Students in Billings have embarked on their second semester, but uncertainty looms over the return to Washington Elementary. School District 2 is contemplating significant changes that may necessitate students changing schools. A recent letter outlined the potential plan, proposing the transformation of Washington into the Washington Innovative Center. This initiative aims to provide students with the opportunity to earn associate’s degrees concurrently with their high school diplomas.
However, this shift implies that Washington students will need to enroll in a new school next year. The envisioned changes include Washington becoming a charter school and establishing an Early College High School and an Opportunity School. Dr. Erwin Garcia, the district’s superintendent, highlighted the benefits of Early College High Schools, offering an additional pathway for students to pursue college and careers.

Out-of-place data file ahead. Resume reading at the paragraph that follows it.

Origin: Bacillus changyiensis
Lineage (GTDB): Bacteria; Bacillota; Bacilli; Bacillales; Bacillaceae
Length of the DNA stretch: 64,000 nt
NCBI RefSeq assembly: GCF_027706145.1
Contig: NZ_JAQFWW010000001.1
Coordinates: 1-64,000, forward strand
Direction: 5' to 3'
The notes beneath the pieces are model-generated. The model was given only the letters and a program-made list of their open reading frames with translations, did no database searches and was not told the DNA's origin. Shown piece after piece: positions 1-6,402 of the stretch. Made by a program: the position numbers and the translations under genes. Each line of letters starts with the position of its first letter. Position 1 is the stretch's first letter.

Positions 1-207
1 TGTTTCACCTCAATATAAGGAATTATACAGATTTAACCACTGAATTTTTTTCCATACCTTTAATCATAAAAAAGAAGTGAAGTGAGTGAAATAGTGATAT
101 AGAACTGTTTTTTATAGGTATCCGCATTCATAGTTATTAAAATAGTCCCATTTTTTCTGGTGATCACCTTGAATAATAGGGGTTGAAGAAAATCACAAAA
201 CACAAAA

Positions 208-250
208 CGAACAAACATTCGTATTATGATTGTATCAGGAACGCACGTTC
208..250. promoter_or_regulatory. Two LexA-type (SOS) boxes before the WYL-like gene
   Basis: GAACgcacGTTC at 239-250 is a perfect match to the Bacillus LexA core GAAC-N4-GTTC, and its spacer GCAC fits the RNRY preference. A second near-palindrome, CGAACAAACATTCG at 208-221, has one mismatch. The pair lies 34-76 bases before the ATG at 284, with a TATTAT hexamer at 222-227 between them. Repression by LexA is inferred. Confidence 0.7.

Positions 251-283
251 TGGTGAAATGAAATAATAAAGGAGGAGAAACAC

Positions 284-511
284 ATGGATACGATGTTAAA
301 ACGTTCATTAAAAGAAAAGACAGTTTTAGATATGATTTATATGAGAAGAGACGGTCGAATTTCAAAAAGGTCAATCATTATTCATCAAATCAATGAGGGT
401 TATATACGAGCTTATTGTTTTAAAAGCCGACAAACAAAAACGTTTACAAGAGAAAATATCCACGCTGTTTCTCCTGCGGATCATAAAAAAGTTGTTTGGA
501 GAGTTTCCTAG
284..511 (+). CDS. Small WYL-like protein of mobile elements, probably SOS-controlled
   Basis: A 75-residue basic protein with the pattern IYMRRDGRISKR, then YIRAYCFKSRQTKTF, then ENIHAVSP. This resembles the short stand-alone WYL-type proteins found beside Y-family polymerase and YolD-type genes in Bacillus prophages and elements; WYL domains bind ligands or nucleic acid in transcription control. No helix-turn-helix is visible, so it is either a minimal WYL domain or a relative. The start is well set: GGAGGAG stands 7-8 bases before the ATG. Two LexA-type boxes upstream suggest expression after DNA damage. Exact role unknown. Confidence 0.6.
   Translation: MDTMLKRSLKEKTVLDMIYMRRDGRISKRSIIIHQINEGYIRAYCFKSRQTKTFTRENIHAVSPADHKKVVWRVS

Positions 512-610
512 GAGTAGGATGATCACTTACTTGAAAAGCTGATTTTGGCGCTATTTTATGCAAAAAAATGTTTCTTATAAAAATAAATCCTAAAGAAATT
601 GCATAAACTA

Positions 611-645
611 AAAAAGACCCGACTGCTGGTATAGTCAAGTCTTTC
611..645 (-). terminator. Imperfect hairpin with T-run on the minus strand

The proposed Opportunity School would focus on training in areas like computer repair, programming, cybersecurity, coding, robotics, and Artificial Intelligence. Dr. Garcia emphasized that the Washington Innovation Center would address a $4 million deficit in the elementary district. To save $1.5 million annually, students would be relocated to other elementary schools, namely Broadwater, Miles Avenue, and Newman, with assurances from Garcia that overcrowding would not be an issue.
However, not all parents of the 208 students at Washington are supportive of the idea, expressing concerns about separating their children from familiar teachers and the school’s positive environment. Dr. Garcia defended the proposal as a measure to balance the budget and meet the expectations set by the board. While acknowledging that some view it as a closure, he sees it as repurposing Washington.
During a meeting attended by over 75 individuals, mixed opinions were voiced. Some opposed the change vehemently, while others were more open to the idea, hoping it would provide children with an alternative learning experience. Dr. Garcia assured families that Broadwater, Miles Avenue, and Newman would offer quality education comparable to Washington. Despite acknowledging the deep connection some parents have with the school, he reiterated the necessity of addressing the deficit and making strategic changes.
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